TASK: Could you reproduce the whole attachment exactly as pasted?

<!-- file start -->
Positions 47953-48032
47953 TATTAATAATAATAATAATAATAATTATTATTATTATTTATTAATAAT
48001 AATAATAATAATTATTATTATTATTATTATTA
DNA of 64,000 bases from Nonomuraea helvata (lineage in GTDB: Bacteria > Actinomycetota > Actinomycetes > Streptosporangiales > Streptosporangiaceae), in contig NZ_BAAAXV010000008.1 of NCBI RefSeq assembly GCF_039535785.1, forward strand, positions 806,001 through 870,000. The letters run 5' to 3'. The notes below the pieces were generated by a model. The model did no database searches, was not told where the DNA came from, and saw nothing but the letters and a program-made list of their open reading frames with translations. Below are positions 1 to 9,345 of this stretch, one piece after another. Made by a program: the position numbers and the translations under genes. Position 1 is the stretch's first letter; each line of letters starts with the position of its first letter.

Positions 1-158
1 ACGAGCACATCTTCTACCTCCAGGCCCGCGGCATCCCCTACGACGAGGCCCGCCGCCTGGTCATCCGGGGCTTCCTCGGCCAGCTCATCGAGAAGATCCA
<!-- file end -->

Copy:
Positions 47953-48032
47953 TATTAATAATAATAATAATAATAATTATTATTATTATTTATTAATAAT
48001 AATAATAATAATTATTATTATTATTATTATTA
DNA of 64,000 bases from Nonomuraea helvata (lineage in GTDB: Bacteria > Actinomycetota > Actinomycetes > Streptosporangiales > Streptosporangiaceae), in contig NZ_BAAAXV010000008.1 of NCBI RefSeq assembly GCF_039535785.1, forward strand, positions 806,001 through 870,000. The letters run 5' to 3'. The notes below the pieces were generated by a model. The model did no database searches, was not told where the DNA came from, and saw nothing but the letters and a program-made list of their open reading frames with translations. Below are positions 1 to 9,345 of this stretch, one piece after another. Made by a program: the position numbers and the translations under genes. Position 1 is the stretch's first letter; each line of letters starts with the position of its first letter.

Positions 1-158
1 ACGAGCACATCTTCTACCTCCAGGCCCGCGGCATCCCCTACGACGAGGCCCGCCGCCTGGTCATCCGGGGCTTCCTCGGCCAGCTCATCGAGAAGATCCA